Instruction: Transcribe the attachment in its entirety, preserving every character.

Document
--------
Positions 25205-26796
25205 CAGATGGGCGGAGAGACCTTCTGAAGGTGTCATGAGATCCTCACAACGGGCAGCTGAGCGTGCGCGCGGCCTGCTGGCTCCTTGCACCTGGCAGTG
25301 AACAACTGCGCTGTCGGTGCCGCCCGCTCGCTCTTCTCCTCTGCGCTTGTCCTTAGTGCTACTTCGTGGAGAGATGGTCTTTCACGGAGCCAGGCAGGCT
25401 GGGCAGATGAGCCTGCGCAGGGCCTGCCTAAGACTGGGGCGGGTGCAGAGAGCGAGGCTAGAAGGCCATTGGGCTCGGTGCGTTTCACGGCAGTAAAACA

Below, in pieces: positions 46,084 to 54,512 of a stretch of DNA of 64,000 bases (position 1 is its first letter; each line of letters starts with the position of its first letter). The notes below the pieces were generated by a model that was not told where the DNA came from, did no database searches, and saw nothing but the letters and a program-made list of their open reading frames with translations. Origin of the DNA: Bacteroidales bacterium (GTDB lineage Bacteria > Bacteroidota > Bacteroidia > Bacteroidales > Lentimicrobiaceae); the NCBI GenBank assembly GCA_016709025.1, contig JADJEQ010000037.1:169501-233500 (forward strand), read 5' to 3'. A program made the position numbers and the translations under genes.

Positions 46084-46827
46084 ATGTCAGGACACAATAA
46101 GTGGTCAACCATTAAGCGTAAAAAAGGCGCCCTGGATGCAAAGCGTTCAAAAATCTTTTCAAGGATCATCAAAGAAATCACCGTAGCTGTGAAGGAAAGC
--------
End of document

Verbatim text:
Positions 25205-26796
25205 CAGATGGGCGGAGAGACCTTCTGAAGGTGTCATGAGATCCTCACAACGGGCAGCTGAGCGTGCGCGCGGCCTGCTGGCTCCTTGCACCTGGCAGTG
25301 AACAACTGCGCTGTCGGTGCCGCCCGCTCGCTCTTCTCCTCTGCGCTTGTCCTTAGTGCTACTTCGTGGAGAGATGGTCTTTCACGGAGCCAGGCAGGCT
25401 GGGCAGATGAGCCTGCGCAGGGCCTGCCTAAGACTGGGGCGGGTGCAGAGAGCGAGGCTAGAAGGCCATTGGGCTCGGTGCGTTTCACGGCAGTAAAACA

Below, in pieces: positions 46,084 to 54,512 of a stretch of DNA of 64,000 bases (position 1 is its first letter; each line of letters starts with the position of its first letter). The notes below the pieces were generated by a model that was not told where the DNA came from, did no database searches, and saw nothing but the letters and a program-made list of their open reading frames with translations. Origin of the DNA: Bacteroidales bacterium (GTDB lineage Bacteria > Bacteroidota > Bacteroidia > Bacteroidales > Lentimicrobiaceae); the NCBI GenBank assembly GCA_016709025.1, contig JADJEQ010000037.1:169501-233500 (forward strand), read 5' to 3'. A program made the position numbers and the translations under genes.

Positions 46084-46827
46084 ATGTCAGGACACAATAA
46101 GTGGTCAACCATTAAGCGTAAAAAAGGCGCCCTGGATGCAAAGCGTTCAAAAATCTTTTCAAGGATCATCAAAGAAATCACCGTAGCTGTGAAGGAAAGC